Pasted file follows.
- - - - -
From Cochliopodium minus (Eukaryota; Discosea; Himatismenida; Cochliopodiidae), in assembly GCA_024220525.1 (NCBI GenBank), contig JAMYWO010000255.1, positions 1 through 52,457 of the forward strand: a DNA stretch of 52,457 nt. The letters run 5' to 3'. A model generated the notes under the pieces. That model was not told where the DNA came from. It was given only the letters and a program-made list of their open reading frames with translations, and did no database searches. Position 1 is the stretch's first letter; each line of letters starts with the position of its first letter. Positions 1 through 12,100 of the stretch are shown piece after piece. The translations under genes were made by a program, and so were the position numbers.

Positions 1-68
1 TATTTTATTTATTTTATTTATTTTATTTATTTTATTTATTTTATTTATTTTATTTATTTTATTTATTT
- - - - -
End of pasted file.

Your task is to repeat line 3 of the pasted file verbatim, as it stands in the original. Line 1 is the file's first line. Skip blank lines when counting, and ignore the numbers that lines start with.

1 TATTTTATTTATTTTATTTATTTTATTTATTTTATTTATTTTATTTATTTTATTTATTTTATTTATTT